Charles Anderson Dana (August 8, 1819 – October 17, 1897) was an American journalist, author, and senior government official. He was a top aide to Horace Greeley as the managing editor of the powerful Republican newspaper New-York Tribune until 1862. During the American Civil War, he served as Assistant Secretary of War, playing especially the role of the liaison between the War Department and General Ulysses S. Grant. In 1868 he became the editor and part-owner of the New York Sun. He at first appealed to working class Democrats but after 1890 became a champion of business-oriented conservatism. Dana was an avid art collector of paintings and porcelains and boasted of being in possession of many items not found in several European museums.

Under Dana's control, The Sun opposed the impeachment o

It will study condensation, clearness, point, and will endeavor to present its daily photograph of the whole world's doings in the most luminous and lively manner.[11]

Under Dana's control, The Sun opposed the impeachment of President Andrew Johnson; it supported Grant for the presidency in 1868; it was a sharp critic of Grant as president; and in 1872 took part in the Liberal Republican revolt and urged Greeley's nomination.[12]

Dana made t

Dana made the Sun a Democratic newspaper, independent and outspoken in the expression of its opinions respecting the affairs of either party. His criticisms of civil maladministration during General Grant's terms as president led to a notable attempt on the part of that administration, in July 1873, to take him from New York on a charge of libel, to be tried without a jury in a Washington police court. Application was made to the United States District Court in New York for a warrant of removal, but in a memorable decision Judge Blatchford, later a justice of the Supreme Court of the United States, refused the warrant, holding the proposed form of trial to be unconstitutional. Perhaps to a greater extent than in the case of any other conspicuous journalist, Dana's personality was identified in the public mind with the newspaper that he edited.[3]

In 1876, the Sun favored Samuel J. Tilden, the Democratic candidate for the presidency, opposed the Electoral Commission, and continually referred to Rutherford B. Hayes as the "fraud president". In 1884 it supported Benjamin Butler, the candidate of Greenback-Labor and Anti-Monopolist parties, for the presidency, and opposed James G. Blaine (Republican) and even more bitterly Grover Cleveland (Democrat). Circulation peaked about 150,000, and the advent of Joseph Pulitzer and the New York World cut deeply into the Sun's circulation. Dana was a very old-fashioned publisher who distrusted the Linotype and relied not on advertising but on the two-cent cover price for his funding.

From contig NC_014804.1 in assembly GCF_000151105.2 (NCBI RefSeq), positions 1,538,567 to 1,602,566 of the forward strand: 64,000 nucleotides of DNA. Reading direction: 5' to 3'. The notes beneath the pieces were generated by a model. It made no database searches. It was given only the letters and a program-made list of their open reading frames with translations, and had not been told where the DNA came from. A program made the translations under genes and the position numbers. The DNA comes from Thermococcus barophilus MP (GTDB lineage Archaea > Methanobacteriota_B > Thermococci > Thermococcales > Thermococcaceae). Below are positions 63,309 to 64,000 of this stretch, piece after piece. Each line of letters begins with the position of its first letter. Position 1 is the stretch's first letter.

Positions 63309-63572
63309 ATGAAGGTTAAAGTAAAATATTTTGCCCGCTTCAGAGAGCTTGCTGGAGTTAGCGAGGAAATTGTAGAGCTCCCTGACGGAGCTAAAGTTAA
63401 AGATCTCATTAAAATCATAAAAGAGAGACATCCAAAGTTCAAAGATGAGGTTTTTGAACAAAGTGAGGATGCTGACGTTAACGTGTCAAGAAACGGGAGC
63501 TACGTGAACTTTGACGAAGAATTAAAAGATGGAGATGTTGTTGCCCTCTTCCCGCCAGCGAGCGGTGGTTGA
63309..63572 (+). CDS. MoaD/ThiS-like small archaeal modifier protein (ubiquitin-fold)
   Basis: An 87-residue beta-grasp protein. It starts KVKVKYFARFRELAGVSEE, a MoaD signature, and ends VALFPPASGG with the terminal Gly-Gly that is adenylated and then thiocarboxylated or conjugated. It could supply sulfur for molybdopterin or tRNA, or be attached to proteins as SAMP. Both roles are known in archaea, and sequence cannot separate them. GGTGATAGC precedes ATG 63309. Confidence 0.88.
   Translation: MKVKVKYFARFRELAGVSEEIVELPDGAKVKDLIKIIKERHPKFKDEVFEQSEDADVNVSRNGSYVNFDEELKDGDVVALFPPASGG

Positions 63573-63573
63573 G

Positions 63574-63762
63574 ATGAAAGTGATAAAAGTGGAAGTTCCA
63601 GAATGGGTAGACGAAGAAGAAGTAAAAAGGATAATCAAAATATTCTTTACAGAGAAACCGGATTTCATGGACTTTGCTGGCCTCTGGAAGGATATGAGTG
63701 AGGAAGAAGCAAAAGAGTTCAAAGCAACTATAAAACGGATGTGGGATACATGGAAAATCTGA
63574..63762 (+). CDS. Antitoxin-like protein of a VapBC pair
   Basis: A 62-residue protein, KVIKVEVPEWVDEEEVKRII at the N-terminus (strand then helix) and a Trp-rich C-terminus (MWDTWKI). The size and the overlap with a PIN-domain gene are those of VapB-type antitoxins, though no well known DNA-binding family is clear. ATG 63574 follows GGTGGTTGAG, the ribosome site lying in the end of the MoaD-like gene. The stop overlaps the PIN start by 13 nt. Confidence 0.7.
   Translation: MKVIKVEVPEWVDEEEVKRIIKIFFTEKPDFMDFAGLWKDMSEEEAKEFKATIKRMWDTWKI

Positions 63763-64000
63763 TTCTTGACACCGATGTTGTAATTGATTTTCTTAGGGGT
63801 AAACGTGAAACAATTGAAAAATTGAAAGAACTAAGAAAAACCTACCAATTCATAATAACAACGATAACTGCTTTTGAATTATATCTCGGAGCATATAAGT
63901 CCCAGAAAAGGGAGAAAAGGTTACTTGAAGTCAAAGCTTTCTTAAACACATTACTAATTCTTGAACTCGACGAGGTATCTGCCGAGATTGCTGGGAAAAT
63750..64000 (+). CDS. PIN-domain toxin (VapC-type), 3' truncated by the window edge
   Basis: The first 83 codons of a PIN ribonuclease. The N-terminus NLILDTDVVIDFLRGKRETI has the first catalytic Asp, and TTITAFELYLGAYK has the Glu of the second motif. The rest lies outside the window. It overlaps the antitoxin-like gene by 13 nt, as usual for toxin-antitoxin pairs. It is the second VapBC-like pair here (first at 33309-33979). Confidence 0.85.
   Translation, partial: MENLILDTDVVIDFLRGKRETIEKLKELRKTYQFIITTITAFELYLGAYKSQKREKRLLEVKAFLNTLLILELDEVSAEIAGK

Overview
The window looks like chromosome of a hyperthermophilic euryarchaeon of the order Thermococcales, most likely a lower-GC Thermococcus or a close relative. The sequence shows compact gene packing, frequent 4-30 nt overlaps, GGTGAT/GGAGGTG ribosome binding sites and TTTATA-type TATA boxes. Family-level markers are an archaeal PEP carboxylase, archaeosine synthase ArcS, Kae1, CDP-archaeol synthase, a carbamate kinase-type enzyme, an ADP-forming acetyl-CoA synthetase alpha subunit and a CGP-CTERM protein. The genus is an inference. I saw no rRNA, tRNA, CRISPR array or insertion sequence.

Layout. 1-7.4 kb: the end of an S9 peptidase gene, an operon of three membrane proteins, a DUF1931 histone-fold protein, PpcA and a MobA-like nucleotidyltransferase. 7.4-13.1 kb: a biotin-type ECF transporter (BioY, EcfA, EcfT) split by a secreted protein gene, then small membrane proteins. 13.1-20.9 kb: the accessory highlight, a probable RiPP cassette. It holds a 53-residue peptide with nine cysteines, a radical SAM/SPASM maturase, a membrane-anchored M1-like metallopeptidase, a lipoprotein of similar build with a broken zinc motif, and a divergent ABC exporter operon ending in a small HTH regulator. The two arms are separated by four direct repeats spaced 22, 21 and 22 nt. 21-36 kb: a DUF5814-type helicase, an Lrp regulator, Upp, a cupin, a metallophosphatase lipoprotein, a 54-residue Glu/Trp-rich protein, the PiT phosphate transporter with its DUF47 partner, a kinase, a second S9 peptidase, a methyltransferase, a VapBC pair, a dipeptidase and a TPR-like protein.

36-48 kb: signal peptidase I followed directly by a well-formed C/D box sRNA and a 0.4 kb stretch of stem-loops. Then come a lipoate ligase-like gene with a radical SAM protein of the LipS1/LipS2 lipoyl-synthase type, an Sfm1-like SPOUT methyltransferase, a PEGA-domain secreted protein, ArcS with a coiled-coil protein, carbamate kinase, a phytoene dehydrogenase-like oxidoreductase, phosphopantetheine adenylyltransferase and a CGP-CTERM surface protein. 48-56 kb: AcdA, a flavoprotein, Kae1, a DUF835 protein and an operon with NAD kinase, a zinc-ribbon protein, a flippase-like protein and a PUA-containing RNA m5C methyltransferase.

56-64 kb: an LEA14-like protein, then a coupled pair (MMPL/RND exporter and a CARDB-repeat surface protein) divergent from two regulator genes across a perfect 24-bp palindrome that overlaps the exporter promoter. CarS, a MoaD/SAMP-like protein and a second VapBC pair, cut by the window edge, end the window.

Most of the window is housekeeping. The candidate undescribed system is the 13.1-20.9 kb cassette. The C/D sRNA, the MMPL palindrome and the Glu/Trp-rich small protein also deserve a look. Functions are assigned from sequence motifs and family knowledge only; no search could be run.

In 1888 it supported Cleveland and opposed Benjamin Harrison, although it had bitterly criticized Cleveland's first administration, and was to criticize nearly every detail of his second, with the exception of Federal interference in the Pullman strike of 1894; and in 1896, on the free silver issue, it opposed William Jennings Bryan, the Democratic candidate for the presidency. In a word, the Sun had abandoned its original working-class clientele and was now a staunch supporter of the conservative business community.[13]

Dana's literary style came to be the style of The Sun—simple, strong, clear, boiled down. He recorded no theories of journalism other than those of common sense and human interest. He was impatient of prolixity, cant, and the conventional standards of news importance. Three of his lectures on journalism were published in 1895 as the Art of Newspaper Making.

With George Ripley he edited The New American Cyclopaedia (1857–1863), reissued as the Ameri

With George Ripley he edited The New American Cyclopaedia (1857–1863), reissued as the American Cyclopaedia in 1873-1876.

Dana had an interest in literature. His first book was a volume of stories translated from German, entitled The Black Aunt (New York and Leipzig, 1848). In 1857, he edited an anthology, The Household Book of Poetry. His translation from German of "Nutcracker and Sugardolly: A Fairy Tale" was published in 1856 by the Philadelphia publisher C.G. Henderson & Co. In addition to translating German, Dana could read the Romance and Scandinavian languages. With Rossiter Johnson, he edited, Fifty Perfect Poems (New York, 1883).

Dana edited The Life of U. S. Grant, published over his name and that of General James H. Wilson in 1868. His Recollections of the Civil War[14] and Eastern Journeys, Some Notes of Travel in Russia, in the Caucasus, and to Jerusalem were published in 1898.

Early in his journalism career, 1849, he wrote a series of newspaper articles in defense of anarchist philosopher Pierre-Joseph Proudhon and his mutual banking ideas. They were published in collected form in 1896 as Proudhon and His Bank of the People by Benjamin Tucker, who did so partly to expose Dana's radical past as Dana had late in life become quite conservative, editorializing against radicals, "reds", and the free silver movement. This book remains in print today through a Charles H. Kerr Company Publishers edition with an introduction by Paul Avrich.

Dana was an art connoisseur. In 1880 he built a large residence in New York City on the corner of Madison Avenue and Sixtieth Street and furnished it with paintings, tapestries, and Chinese porcelains, giving his greatest attention to his porcelains. He devoted much time and historical study in the these areas of art throughout his life, boasting that, "They are not in the British Museum; they are not in the Louvre; and they are conspicuously absent at Dresden."[15]

See also